One of the reasons for this is that when Peel, as home secretary, started the London Metropolitan Police Force in 1829, he and his associates advocated nine principles, sometimes called the Peelian principles which formed the basis of our own modern policing systems in New Zealand, Australia, the United States, Canada, and England.

Whatever you may think of Peel, it is worth being aware of these since much of it is about this matter of integrity.

I paraphrase them here:
1. The purpose of the police is to prevent crime from happening, as an alternative to repressing crime by military force and legal severity, i.e., if it’s prevented it doesn’t have to be repressed.

2. Their ability to do their duty depends on their gaining public respect and approval of their existence, actions, and behaviour.

3. They are to secure the public’s willing cooperation and voluntary observance of the law (“policing by consent”).

4. The degree of public cooperation ends up being proportionate to the degree of force used.

5. They must be impartial and committed to serving and being friendly, courteous and good-humoured to all people and willing to put themselves on the line to protect another person’s life.

6. They are to use force only when necessary, and the minimum of force necessary when persuasion, advice, and warning as not been enough.

7. The police are the public and the public are the police, both being responsible for the common good.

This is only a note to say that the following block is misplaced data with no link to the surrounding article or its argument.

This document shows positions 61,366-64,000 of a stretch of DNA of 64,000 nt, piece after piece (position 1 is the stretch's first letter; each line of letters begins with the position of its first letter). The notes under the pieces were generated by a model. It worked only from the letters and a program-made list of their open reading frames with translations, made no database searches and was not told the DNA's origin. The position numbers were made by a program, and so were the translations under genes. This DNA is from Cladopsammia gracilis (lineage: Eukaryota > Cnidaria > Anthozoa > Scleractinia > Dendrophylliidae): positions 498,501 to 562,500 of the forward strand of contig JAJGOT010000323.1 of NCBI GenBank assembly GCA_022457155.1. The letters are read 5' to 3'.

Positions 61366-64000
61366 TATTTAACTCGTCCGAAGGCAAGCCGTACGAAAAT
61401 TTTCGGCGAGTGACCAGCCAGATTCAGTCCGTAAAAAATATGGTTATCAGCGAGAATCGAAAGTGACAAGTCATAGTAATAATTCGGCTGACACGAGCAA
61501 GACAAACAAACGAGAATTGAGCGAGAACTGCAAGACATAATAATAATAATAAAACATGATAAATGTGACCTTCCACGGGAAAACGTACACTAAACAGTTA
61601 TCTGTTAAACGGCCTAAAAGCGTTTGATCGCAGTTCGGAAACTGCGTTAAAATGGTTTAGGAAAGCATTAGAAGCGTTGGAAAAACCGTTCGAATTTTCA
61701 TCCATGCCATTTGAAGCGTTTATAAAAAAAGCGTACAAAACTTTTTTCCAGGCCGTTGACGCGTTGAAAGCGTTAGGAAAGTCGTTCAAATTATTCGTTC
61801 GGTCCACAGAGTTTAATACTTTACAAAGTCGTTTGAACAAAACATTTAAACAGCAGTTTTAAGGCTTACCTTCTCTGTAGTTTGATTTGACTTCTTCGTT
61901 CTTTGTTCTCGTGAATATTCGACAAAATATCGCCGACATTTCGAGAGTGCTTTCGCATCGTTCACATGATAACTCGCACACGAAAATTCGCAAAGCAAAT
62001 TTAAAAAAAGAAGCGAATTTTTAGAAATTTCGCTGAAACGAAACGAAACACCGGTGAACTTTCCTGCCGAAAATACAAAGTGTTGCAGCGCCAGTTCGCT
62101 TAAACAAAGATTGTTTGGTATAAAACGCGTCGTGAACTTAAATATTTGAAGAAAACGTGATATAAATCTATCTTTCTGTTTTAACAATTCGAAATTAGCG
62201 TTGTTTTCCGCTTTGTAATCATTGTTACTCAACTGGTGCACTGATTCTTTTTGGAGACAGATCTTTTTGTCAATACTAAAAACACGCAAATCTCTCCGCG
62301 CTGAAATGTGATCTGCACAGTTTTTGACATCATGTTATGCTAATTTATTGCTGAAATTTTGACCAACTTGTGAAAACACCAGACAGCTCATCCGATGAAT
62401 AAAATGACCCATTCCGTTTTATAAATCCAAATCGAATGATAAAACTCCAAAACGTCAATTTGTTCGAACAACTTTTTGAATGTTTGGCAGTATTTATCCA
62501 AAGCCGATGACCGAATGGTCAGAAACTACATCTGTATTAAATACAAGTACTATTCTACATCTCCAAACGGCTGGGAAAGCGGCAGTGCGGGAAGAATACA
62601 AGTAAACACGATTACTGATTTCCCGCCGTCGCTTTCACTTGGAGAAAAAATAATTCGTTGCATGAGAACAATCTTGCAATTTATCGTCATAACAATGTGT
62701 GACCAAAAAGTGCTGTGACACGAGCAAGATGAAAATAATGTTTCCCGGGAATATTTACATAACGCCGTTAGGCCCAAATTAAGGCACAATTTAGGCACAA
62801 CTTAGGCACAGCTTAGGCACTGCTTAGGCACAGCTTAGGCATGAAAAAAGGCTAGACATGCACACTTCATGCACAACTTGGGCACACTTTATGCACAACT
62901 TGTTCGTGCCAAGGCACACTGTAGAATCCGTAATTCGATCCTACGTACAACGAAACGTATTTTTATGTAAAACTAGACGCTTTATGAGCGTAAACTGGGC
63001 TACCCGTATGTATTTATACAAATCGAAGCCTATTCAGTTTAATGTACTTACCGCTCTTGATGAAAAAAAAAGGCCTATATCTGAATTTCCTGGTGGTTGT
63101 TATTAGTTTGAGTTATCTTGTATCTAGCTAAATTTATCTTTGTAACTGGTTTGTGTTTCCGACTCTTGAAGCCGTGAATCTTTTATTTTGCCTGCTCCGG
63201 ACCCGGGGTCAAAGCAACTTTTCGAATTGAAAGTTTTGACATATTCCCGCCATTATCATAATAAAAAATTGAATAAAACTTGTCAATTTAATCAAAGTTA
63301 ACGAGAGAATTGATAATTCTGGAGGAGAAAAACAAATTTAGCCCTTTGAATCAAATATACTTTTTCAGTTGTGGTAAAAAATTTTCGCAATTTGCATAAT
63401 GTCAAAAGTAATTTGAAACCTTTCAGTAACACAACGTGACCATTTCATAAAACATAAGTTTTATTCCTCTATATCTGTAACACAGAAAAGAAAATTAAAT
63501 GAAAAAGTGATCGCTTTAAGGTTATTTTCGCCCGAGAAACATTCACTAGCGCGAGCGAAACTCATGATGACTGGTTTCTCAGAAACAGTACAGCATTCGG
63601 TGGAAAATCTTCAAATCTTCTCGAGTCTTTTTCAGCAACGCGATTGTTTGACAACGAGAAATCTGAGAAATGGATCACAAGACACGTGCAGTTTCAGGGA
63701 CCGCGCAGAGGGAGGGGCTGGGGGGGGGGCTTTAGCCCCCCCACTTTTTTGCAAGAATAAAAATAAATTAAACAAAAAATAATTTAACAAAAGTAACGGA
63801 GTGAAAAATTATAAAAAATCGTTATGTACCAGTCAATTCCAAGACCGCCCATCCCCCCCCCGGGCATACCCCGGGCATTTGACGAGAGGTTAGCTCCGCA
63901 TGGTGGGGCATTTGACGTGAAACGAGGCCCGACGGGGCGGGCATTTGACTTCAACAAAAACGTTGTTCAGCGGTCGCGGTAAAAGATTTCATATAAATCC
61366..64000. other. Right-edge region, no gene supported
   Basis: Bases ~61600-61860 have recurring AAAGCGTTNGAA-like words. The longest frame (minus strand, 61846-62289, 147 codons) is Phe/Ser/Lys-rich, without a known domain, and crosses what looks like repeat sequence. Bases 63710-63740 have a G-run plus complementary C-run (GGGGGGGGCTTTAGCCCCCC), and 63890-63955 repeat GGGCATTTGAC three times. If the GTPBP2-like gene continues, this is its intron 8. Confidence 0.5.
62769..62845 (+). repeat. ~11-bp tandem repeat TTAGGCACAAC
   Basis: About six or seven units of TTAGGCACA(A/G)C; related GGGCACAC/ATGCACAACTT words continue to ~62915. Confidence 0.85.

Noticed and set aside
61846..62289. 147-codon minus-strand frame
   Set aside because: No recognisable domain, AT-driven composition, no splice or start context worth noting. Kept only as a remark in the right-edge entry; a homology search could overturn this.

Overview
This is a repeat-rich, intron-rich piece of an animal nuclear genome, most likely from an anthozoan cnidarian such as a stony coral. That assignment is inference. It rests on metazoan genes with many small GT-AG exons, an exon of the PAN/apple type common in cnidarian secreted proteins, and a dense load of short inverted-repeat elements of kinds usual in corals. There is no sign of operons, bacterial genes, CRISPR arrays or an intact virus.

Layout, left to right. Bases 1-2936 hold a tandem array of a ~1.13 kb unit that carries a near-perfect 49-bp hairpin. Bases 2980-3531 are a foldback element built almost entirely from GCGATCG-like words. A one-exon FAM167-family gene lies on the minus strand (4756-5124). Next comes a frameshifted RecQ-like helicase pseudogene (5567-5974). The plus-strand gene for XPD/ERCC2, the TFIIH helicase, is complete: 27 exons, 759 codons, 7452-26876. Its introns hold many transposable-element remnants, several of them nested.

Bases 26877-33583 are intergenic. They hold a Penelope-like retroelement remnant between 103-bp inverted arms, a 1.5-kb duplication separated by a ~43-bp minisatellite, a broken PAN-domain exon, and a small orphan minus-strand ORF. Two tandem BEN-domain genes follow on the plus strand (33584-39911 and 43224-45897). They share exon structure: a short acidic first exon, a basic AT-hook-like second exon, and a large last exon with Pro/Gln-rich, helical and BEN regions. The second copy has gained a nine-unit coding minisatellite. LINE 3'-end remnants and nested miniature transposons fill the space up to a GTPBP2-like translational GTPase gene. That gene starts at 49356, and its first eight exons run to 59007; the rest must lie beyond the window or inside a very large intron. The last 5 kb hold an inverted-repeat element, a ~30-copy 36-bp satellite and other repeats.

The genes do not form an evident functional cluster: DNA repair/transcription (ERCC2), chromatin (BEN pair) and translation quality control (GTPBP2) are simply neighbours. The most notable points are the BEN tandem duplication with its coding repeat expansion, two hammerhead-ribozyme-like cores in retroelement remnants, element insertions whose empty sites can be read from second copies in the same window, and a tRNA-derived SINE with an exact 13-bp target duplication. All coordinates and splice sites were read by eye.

8. They are to concentrate on their function only and cannot usurp the laws devised by the judiciary by avenging citizens themselves or trying to judge or punish.

9. It is the absence of crime not the visible evidence of police action which is the test of their efficiency.
Someone might enlighten me as to whether these or a variation of them are still taught in police training today. I hope so. Anyway, they have over time rendered our police distinct and, for the most part, exemplary. Trust was standard because of their initial adherence to them. When I was a youngster, respecting the police was a given, and rightly so (even when I was a bit of a teen tearaway). That the government has just acknowledged the bravery and integrity of the officers who apprehended the alleged Christchurch shooter attests to the enduring value we place on these virtues.

I began the theme of this article looking at the need to be honest about the past and continued into the issue of a politician’s preferment of the people over the Party when necessary. I then briefly outlined the origins of integrity in policing. A bit of a meander through a tough topic, but the sum of it is this: integrity is what we expect from those in positions of authority or influence, just as they should expect being held accountable for it themselves. It’s a robust reason for freedom of speech and something all law-abiding citizens can be genuinely concerned about and rightly make a fuss about when it is lacking.

And none of us, though imperfect, is exempt from the challenge to aim for it.

It’s just good to remember that, in the end, Solzhenitsyn’s perspective was considered and respected, which is perhaps why it prevailed.

[i] accessed 13/10/2019

Guy Steward is a teacher, musician, and writer.